FROM THE WINNER OF THE SUNDAY INDEPENDENT NEWCOMER OF THE YEAR AWARD. Does it matter if you can't remember? A novel about betrayal and consent, truth and denial, in the age of the smartphone.
'A soul-shattering novel that will leave your emotions raw. This story will haunt me forever. Everyone should read it' Guardian
In a small town where everyone knows everyone, Emma O'Donovan is different. She is the special one - beautiful, popular, powerful. And she works hard to keep it that way.
Until that night . . .
Now, she's an embarrassment. Now, she's just a slut. Now, she is nothing.
And those pictures - those pictures that everyone has seen - mean she can never forget.
For fans of Caitlin Moran, Marian Keyes and Jodi Picoult.
BOOK OF THE YEAR AT THE IRISH BOOK AWARDS 2015. The award-winning, bestselling novel about the life-shattering impact of sexual assault, rape and how victims are treated.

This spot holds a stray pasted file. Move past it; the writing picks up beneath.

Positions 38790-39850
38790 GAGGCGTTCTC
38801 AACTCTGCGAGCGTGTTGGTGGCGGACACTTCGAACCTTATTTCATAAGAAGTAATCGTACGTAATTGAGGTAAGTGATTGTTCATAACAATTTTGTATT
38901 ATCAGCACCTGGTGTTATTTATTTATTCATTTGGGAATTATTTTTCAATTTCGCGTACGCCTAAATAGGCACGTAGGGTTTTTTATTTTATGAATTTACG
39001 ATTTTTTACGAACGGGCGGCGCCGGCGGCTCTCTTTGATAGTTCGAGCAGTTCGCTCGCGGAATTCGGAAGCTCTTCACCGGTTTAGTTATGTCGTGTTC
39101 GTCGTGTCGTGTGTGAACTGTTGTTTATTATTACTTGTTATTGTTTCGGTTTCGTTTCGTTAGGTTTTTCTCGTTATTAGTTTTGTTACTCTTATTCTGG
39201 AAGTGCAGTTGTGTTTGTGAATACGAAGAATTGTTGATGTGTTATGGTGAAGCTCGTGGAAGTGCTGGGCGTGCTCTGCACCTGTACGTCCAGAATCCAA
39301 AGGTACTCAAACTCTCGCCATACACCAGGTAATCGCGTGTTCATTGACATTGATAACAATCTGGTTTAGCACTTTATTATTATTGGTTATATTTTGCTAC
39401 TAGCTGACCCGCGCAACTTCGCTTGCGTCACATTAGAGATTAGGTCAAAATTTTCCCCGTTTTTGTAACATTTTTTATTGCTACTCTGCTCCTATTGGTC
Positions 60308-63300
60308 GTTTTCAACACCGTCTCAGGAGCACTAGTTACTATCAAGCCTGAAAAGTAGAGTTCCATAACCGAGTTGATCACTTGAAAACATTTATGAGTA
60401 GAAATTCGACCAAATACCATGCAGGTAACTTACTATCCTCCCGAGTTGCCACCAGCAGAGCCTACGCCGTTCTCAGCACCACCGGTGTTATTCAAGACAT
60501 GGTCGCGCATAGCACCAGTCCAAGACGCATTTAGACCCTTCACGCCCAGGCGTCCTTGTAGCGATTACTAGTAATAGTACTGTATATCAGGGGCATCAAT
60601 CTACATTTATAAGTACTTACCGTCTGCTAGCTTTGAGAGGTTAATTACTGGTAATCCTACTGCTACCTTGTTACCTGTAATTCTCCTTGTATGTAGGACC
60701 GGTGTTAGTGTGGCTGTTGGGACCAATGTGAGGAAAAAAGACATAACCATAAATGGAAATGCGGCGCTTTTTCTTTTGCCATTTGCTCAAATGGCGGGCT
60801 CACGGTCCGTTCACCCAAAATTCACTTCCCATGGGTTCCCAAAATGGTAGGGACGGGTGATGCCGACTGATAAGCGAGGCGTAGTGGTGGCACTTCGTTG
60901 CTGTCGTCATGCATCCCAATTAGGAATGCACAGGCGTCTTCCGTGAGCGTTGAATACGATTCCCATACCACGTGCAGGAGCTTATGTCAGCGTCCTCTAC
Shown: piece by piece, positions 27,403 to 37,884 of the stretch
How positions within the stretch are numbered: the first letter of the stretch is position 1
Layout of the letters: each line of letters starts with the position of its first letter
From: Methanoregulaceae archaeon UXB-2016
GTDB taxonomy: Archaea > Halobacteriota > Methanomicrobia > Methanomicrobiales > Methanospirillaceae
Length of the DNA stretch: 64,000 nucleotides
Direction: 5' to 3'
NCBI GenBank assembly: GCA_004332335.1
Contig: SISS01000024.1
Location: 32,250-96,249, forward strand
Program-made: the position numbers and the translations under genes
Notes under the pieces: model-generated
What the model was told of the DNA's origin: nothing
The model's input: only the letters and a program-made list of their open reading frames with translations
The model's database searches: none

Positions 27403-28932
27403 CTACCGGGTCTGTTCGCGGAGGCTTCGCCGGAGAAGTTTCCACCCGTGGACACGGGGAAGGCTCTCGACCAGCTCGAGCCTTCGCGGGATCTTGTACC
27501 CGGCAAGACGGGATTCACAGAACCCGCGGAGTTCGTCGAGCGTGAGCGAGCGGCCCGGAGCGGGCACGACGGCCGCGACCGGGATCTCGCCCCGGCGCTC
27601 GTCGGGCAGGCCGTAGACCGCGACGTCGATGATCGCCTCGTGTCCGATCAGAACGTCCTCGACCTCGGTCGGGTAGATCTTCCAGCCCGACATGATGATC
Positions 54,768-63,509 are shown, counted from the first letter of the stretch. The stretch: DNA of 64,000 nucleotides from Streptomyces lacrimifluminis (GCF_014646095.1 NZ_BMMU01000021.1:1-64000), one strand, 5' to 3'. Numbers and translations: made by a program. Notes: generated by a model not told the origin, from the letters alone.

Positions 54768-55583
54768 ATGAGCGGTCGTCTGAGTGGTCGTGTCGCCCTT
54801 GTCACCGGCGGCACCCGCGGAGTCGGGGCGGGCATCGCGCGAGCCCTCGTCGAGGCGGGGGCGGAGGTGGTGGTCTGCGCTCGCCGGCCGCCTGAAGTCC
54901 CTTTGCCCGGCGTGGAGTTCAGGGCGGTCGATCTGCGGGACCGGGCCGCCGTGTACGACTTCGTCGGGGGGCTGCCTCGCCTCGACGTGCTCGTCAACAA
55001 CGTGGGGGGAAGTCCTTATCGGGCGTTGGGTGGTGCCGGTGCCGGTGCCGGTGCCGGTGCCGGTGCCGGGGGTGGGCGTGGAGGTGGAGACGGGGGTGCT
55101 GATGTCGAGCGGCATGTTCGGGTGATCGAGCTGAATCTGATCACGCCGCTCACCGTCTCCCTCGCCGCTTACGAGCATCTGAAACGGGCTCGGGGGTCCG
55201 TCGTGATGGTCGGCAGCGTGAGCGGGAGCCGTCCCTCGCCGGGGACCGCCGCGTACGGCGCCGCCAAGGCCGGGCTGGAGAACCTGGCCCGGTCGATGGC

Riveting and essential - New York Times
A brutal and shocking novel that strikes to the heart of the current debates around consent - Stylist
Establishes Louise O'Neill as a literary tour de force - Irish Independent
A difficult, confronting and vital read - Elle
Heartbreakingly accurate . . . handled with both sensitivity and unflinching honesty. A compelling and brave story that deserves to be read by all - Heat
Brilliant, harrowing - Observer
A stunning portrait of a girl, a family and a town in trouble - Irish Examiner
A brutal, unflinching look at the culture of slut-shaming and trial by social media. It broke my heart. - Red Magazine
Louise O'Neill is the feminist powerhouse and outspoken voice for change whose novels Only Ever Yours and Asking for It helped to start important conversations about body image and consent. Asking for It won Book of the Year at the Irish Book Awards 2015 and stayed in the Irish Top Ten fiction chart for over a year. Only Ever Yours won Newcomer of the Year at the Irish Book Awards and the Bookseller YA Prize. Film/TV rights have been optioned on both books. Louise lives and works in West Cork, Ireland. She contributes regularly to Irish TV and radio, and has a weekly column in the Irish Examiner.